But it’s not the whole story. Docs don’t tend to get much training in nutrition, and while this has been oft lamented, it is difficult to fix due in part to the intense competition for real estate in the crowded landscape of medical education. There is, it seems, ever more to cram into those four years.
Even if time for robust nutrition education were claimed, it would only be a start. Training in behavior modification also tends to be limited, and would need to be upgraded considerably. Perhaps less daunting than these, additional training would be required for effective promotion of physical activity as well, along with the proper ways to measure and monitor not just weight but body composition.
And because in unity there is strength, approaches to weight control that engage the whole family are best. One person on a diet is weak; a family seeking health together is strong. So good counseling should address all household members, another area in which physician training (with the possible exception of family practitioners) is limited.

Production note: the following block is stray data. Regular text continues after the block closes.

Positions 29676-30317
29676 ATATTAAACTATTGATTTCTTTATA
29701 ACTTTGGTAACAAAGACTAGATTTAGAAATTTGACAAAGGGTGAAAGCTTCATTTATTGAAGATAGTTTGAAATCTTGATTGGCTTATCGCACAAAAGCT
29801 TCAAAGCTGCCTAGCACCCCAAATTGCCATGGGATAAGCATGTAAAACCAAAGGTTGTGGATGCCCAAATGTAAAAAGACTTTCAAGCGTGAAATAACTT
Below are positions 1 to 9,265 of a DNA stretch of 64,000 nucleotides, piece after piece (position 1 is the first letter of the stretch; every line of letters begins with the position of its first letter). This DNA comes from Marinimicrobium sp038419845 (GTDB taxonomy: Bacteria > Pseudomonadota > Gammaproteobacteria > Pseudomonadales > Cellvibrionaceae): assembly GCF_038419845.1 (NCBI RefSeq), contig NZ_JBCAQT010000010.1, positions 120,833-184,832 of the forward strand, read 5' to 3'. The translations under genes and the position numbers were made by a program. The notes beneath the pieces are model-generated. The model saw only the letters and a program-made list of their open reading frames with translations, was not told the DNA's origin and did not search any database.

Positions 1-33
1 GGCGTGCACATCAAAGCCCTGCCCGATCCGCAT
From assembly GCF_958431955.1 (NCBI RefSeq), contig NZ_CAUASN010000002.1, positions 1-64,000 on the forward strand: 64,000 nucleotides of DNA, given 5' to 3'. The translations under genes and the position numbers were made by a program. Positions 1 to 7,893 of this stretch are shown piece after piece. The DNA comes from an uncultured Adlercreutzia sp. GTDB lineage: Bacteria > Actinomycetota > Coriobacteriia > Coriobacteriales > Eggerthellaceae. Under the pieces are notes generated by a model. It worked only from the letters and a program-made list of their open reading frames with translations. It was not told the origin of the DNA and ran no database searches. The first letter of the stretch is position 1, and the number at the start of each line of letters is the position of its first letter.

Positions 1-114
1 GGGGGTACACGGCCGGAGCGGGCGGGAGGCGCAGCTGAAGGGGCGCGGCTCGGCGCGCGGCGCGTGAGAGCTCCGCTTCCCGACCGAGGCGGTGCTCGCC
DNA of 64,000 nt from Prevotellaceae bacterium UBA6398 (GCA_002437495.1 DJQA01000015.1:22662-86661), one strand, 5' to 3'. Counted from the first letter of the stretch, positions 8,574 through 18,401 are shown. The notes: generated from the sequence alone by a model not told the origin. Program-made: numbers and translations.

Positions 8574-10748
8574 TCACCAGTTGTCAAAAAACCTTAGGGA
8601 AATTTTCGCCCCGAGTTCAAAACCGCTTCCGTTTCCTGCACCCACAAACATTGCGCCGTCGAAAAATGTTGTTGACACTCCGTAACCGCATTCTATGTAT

Were all such upgrades to occur in medical education, formidable challenges would still remain. The first is obvious: those notorious “15 minute encounters,” which are in fact often less, don’t allow time for conventional behavior modification counseling even by those who know how to provide it.
The second, obvious to those of us in the medical trenches, is apt to be less so for others. The time-honored adage to describe medical education is “see one, do one, teach one.” If trainees don’t see their mentors practicing weight management counseling, they will be dissuaded from doing so. Getting beyond the impasse requires concurrent incentives for docs in practice — which the new reimbursement scheme may provide — and improvements in training so that the next generation of practitioners can do this job better.
There are ways to address these issues. One is to enhance medical school and medical residency curriculain these areas. That struggle is underway all around the country. Another is to deliver relevant material in time-honored ways, such as textbooks. Yet another is interactive on-line training specific to weight management in clinical practice, and incentivized with continuing medical education credits. CME credits are required to maintain medical licensure, and thus serve as a potent goad.